- Audible Audio Edition
- Listening Length: 9 hours and 56 minutes
- Program Type: Audiobook
- Version: Unabridged
- Publisher: Macmillan Audio
- Audible.com Release Date: October 15, 2012
- Whispersync for Voice: Ready
- Language: English
- ASIN: B009RFHNB8
- Amazon Best Sellers Rank:
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The Walking Dead: The Road to Woodbury Audiobook – Unabridged
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Top customer reviews
ALL CAPS IN DIALOGUE. It's kind of implied that those lines are urgent and shouted, and there's no need to capslock like an excited Tumblr tween. Worse? Caps and italics combined. And it's all over the novel.
I feel as though most of the near-bites are written the same way by this author: "Before < zombie> gets a chance to <attack - usually some form of bite>, <person> <saves the day>." Maybe it's some spillover from Rise of the Governor that's making me feel like I've seen it a billion times.
I would rather see the word "zombie" a million times in a row over seeing the word "thing" in place of it just once. "Dude" in place of "man" (outside of dialogue) doesn't feel right, either.
I'm actually not quite sure what kept me going through the book, overall, and the only positive thing I can say is that sometimes the details and descriptions are pretty well-written. (Though once you use a million-dollar word in a paragraph, you should try not to exhaust use of the same word by the end of the paragraph...)
Still a loyal TWD fan, and maybe to a fault.
I'm not going to place any spoilers here, but the book did not (in my opinion) do justice to what did and what might have happened in Woodbury. It is an enjoyable read, on its own merits, but leaves one wanting more in terms of the storyline with the Governor.
Even though I start this review with praise, it doesn't mean that the little details and issues don't affect the novel's overall quality. I'd honestly give the novel's plot a solid 4 stars, but the ridiculous metaphors and similes rear their ugly head (and Bonansinga's thesaurus gets another hefty workout).
Bonansinga seems to find words that he likes a lot, then he proceeds to sprinkle them throughout the narrative. His greatest hits include "thunderstruck," "erect," "crestfallen", "telltale", and my personal favorite, "half-ajar" (which is just flat out silly). He's an author that desperately needs an editor. He has a bad habit of referring to characters by their first and last names (I affectionately refer to this as "Charlie Brown Syndrome"). He writes like he's only doing so to fill a word count and deadline. However, I applaud the length of this novel. It's far more concise and feels less bloated.
The humanizing of The Governor is quite unbelievable. I don't buy it for a bit. It's hard to believe that the man we know from the comic struggled with any sort of mental or emotional conflict. I'm a big hater of "revisionist tales" that try to tell a prequel story that alters what we already know. This despicable man is not one who'd vomit after the rape of another character. It's ludicrous and almost insulting.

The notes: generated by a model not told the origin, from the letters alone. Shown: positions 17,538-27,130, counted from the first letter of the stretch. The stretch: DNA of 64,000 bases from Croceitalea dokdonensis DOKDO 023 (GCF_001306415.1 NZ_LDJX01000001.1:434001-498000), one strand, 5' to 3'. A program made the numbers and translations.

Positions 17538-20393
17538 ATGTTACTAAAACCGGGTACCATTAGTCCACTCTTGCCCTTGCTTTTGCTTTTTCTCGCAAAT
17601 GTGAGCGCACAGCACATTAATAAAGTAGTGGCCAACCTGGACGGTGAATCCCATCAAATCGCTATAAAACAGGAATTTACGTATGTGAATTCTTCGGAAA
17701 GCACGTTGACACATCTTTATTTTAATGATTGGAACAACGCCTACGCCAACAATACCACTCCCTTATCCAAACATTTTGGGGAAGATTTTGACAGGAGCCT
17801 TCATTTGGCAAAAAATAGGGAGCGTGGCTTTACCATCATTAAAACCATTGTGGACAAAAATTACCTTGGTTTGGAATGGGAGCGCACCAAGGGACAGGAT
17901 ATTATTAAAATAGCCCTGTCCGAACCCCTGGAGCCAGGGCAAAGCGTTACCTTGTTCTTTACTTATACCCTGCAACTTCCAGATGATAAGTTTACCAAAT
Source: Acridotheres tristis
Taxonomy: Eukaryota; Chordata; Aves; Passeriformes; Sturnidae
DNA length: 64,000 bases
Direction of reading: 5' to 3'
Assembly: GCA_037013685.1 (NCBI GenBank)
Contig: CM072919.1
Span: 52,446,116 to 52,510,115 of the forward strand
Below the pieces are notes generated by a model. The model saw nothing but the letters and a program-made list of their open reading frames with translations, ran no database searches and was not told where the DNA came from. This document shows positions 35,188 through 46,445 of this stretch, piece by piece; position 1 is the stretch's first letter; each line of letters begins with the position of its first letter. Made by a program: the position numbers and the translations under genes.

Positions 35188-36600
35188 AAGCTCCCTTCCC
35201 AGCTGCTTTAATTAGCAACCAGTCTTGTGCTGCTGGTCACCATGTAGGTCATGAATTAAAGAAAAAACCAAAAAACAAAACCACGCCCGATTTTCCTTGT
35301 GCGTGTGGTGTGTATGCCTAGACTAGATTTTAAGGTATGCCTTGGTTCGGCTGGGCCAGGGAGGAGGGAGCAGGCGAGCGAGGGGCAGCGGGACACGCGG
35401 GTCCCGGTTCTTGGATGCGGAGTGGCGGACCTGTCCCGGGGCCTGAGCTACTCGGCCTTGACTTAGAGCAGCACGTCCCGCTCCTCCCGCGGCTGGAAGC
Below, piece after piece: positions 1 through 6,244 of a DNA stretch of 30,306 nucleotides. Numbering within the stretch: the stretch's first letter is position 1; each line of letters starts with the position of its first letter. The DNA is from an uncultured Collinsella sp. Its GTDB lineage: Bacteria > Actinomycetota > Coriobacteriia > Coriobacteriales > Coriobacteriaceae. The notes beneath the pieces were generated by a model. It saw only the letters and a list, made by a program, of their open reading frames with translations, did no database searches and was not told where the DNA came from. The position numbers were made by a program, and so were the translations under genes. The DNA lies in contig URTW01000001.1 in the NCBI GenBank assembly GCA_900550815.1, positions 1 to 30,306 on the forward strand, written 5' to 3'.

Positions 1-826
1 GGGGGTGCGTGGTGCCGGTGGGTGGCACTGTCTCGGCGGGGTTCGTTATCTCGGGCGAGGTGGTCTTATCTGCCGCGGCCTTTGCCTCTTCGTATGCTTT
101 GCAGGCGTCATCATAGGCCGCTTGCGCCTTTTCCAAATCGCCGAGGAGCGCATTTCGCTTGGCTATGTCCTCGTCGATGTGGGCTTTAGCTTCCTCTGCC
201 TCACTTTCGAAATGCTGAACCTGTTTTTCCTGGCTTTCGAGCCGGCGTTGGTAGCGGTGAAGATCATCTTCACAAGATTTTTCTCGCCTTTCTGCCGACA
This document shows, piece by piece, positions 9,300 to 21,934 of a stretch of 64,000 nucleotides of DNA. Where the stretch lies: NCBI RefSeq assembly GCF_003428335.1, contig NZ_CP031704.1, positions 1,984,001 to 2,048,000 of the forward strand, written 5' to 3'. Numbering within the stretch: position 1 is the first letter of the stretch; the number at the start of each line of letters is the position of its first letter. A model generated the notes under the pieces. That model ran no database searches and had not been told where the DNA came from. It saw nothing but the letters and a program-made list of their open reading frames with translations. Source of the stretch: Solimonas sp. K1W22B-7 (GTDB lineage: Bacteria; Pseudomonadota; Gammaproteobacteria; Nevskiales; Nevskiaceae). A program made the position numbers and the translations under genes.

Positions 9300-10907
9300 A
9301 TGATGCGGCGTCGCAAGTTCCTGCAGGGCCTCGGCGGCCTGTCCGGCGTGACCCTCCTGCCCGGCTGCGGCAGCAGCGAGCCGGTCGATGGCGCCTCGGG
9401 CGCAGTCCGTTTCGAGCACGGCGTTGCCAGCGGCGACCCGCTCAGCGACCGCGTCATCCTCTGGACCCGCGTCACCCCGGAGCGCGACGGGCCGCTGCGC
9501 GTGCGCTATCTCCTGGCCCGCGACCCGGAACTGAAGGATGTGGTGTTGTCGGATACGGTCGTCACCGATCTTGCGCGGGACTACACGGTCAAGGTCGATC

The redeeming aspect, and probably my favorite part of the novel, is the journey of Bob Stookey. A derelict drunk in both the comic and show, he's given a pretty great reason for his behavior in other media.
As with "Rise of the Governor", the majority of the characters are flat and borderline useless. The book would have you believe that everyone in the southeast is a football loving pothead. If you see a name you're not familiar with in one of these novels, don't get attached to them. They're cannon fodder indefinitely. Luckily, through the murder of several characters that don't matter, Lilly is given more of reason to perform her inevitable duty in the comics (and probably the final novel of the "trilogy"). Her journey is far more compelling than the lame tale spun for The Governor.
At the beginning of reading this novel, I expected more of the same. I declared that on my deathbed, I'd ask for the time back that I lost to reading this novel series. I have to take it back... at least for this iteration.
The governor is dramatically different then the show and Woodbury isn’t the cozy community that you see in the show either. It’s definitely painted as a darker place and seems more realistic of a settlement that would band together in the first years of the apocalypse.
It will be interesting where the governor takes the town after his ending declaration in the book. Will it turn into the cozy little community? I know how it eventually ends because of the show but sometimes getting to that point is equally interesting. I will also be interested in what becomes of Lilly after her rebellion, since her hands are tied at the moment.
I won’t rush on to the other books since this didn’t have that compelling hook that was in the first book did but I will eventually get to them once they’re available in paperback.
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